Germany: Bavaria at Its Best

Germany: Bavaria at Its Best

What pops to your mind when you think of Bavaria? Munich and Oktoberfest? Maybe you would add the Alps and some beautiful lakes in their vicinity. There’s also BMW, of course. But the largest and probably most diverse state of Germany is much more than any of that. Some of the best German white wine is made from grapes growing along the mighty Main River (pronounced like “mine”). The limestone wonderland of Franconian Switzerland or the rolling hills of the Holledau, with their impressive hop fields, create their own landscapes.

Let’s start in the state’s far north, in the mountains of the Franconian Forest where the rivers still flow toward former Eastern Germany. This is the farthest you can get from Munich, the heart of Bavaria. The houses are often covered completely in black slate that came out of the quarries up here. What was back then the cheapest material with best resistance against the harsh winters has become quite an expensive commodity because of the intense labor requirements to produce it. Still, the dark, barren visuals are quite different from the luxurious houses of southern Bavaria, with their wooden balconies that hardly seem to hold their load of flowers. Life up here, close to the former Iron Curtain separating Bavaria from East Germany and then-Czechoslovakia was always a bit harder.

The town of Kallmnünz provides visitors with a picture postcard setting on the river Naab.

In the Lonely Forest

The villages deep in the forest seem very quiet and traffic on the fabulous mountain roads is almost non-existent—something riders living close to the Bavarian Alps dream of. After some 20 miles, I’m across the first range. The town of Kronach sits in the foothills and is too pretty of a sight just to ride by. Cobblestone alleys take me up to the historic part of the town. On top a hill overlooking Kronach sits Rosenberg Fortress, one of the most impressive in Europe. I park the bike just below the main gate and walk up onto the 100-foot-thick wall to have coffee with a great view toward the south, my general direction for the next few days.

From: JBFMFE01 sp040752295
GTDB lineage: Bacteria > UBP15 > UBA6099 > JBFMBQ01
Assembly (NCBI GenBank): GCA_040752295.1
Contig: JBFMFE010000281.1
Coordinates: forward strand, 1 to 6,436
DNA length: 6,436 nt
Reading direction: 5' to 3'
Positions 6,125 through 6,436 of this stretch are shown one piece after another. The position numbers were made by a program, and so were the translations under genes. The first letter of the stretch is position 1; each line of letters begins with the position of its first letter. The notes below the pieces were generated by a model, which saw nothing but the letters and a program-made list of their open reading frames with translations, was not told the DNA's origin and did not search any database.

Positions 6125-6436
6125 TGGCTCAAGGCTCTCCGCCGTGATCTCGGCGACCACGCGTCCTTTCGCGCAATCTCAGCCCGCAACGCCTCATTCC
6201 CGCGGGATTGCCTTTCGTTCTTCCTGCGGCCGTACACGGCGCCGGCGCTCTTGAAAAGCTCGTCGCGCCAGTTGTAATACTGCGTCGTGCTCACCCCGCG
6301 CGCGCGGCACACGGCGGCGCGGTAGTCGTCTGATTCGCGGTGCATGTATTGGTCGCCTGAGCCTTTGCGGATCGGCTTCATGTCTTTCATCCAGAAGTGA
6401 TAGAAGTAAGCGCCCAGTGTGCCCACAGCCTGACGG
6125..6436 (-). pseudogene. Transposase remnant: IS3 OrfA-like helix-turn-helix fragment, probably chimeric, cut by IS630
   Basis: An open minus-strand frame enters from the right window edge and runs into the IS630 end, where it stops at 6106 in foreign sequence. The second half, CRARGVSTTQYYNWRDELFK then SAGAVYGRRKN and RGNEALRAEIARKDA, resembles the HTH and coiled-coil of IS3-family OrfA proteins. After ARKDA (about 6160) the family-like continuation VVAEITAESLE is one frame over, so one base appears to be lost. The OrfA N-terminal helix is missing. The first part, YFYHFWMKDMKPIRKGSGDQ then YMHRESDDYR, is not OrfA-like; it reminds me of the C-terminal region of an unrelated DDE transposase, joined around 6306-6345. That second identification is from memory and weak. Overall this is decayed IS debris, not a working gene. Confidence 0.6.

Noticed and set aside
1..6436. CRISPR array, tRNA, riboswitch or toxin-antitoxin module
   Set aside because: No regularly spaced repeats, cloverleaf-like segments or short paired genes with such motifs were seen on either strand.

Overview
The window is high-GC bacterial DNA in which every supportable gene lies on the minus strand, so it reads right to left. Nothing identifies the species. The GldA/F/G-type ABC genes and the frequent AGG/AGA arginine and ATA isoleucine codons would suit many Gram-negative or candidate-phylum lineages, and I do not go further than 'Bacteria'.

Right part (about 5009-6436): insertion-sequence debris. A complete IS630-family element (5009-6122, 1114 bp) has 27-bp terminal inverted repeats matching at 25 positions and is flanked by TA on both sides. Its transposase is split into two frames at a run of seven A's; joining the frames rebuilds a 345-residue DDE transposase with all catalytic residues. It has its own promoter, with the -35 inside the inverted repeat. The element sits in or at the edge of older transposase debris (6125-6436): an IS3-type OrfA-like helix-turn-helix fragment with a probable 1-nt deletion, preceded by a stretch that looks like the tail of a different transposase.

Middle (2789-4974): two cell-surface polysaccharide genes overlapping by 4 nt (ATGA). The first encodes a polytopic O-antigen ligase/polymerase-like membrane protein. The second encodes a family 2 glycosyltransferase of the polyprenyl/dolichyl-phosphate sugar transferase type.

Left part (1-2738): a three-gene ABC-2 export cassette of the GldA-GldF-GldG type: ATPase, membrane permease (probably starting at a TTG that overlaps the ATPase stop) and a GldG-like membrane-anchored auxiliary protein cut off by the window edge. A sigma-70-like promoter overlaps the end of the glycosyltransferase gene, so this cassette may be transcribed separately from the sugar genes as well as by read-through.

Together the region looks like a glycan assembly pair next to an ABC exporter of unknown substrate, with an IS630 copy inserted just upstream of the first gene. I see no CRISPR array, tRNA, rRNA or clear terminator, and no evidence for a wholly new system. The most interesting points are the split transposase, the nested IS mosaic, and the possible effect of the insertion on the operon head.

Motorcycle & Gear

2015 KTM 1190 Adventure

Helmet: Shoei GT-Air
Jacket: Held Harvey 76
Pants: Held Crackerjack Kevlar Jeans
Gloves: Held Rodney
Boots: Daytona Travel Star GTX

The landscape becomes less rugged and sits at a lower altitude, but it is not boring at all. Kronach is the gateway to Franconian Switzerland. The pretty valleys between the sandstone cliffs and the roads running through them were once an insider location, known to local riders only. I follow the idyllic waters of the rivers Weismain and Wiesent. Old mills and tranquil villages line the way until I arrive in Bamberg. Tranquility is over—the place bursts with superlatives. The best-preserved historic city in Germany, Bamberg carries a UNESCO World Heritage Site title. The nickname Franconian Rome is accurate for the town, built onto seven hills. Seemingly countless church towers stick out of the mass of red roofs. The old town hall sitting in the middle of the river Regnitz might be one of the most photogenic pieces of architecture in Germany.